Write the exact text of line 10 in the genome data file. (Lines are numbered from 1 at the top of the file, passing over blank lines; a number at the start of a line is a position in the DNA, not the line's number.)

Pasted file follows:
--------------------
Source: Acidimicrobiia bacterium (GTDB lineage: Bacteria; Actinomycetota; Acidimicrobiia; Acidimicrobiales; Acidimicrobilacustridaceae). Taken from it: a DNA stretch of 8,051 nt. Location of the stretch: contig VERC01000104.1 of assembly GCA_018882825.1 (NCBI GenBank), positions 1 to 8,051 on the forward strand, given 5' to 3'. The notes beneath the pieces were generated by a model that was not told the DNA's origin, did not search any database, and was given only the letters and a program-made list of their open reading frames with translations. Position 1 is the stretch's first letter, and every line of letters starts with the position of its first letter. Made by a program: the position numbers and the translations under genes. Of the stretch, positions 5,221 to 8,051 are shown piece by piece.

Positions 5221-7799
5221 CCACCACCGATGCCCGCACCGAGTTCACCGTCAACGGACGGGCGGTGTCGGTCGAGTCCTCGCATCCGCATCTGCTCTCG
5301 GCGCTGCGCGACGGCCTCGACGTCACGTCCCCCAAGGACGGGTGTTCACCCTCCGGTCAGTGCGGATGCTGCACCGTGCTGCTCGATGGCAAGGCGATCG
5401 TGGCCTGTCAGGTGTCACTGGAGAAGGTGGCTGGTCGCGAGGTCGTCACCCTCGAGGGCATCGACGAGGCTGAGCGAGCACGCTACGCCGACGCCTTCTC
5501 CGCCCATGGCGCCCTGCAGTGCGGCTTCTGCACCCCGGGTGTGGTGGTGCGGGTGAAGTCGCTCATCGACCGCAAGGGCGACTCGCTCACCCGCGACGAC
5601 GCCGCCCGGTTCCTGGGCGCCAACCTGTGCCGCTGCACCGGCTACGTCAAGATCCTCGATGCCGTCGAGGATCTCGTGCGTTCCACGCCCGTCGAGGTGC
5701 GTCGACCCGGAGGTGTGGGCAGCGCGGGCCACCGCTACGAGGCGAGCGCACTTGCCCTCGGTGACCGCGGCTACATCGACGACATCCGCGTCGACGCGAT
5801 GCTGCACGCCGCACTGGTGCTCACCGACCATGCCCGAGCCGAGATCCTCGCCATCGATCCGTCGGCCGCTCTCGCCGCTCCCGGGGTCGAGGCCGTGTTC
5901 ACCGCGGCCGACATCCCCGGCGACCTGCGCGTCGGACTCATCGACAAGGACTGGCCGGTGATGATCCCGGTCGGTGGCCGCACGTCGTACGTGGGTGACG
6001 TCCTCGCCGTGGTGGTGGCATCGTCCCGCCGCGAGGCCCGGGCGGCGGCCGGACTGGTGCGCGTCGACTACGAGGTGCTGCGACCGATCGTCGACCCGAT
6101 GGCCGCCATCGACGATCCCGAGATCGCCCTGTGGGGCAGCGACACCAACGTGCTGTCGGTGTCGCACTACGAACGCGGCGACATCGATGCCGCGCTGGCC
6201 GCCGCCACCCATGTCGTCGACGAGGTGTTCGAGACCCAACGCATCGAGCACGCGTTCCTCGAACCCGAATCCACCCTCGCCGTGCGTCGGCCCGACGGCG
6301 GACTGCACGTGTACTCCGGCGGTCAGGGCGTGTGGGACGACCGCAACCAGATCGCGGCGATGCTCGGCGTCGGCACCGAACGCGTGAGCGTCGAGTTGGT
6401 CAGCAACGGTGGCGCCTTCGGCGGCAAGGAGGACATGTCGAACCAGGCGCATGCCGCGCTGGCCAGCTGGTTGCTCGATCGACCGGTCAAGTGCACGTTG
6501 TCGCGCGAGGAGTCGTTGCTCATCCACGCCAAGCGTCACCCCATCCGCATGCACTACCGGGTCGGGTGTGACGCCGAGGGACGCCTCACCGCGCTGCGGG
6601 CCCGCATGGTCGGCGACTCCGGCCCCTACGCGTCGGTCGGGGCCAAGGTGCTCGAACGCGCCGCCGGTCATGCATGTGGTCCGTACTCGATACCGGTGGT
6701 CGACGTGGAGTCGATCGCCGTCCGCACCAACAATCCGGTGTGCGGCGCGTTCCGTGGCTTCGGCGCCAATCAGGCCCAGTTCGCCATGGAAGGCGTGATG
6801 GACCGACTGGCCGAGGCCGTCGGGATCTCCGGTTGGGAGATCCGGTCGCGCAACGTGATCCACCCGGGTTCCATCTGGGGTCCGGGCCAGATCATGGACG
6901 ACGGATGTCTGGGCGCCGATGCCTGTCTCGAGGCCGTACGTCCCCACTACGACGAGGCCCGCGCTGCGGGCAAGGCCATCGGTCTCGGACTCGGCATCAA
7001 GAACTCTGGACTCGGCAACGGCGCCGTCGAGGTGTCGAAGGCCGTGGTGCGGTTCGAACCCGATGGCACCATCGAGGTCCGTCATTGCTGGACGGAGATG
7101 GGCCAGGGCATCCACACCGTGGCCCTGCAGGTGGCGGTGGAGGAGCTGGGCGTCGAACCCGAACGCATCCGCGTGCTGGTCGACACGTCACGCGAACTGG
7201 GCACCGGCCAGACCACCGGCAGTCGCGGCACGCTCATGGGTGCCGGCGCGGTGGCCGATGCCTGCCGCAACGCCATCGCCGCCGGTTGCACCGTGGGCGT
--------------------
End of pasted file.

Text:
5901 ACCGCGGCCGACATCCCCGGCGACCTGCGCGTCGGACTCATCGACAAGGACTGGCCGGTGATGATCCCGGTCGGTGGCCGCACGTCGTACGTGGGTGACG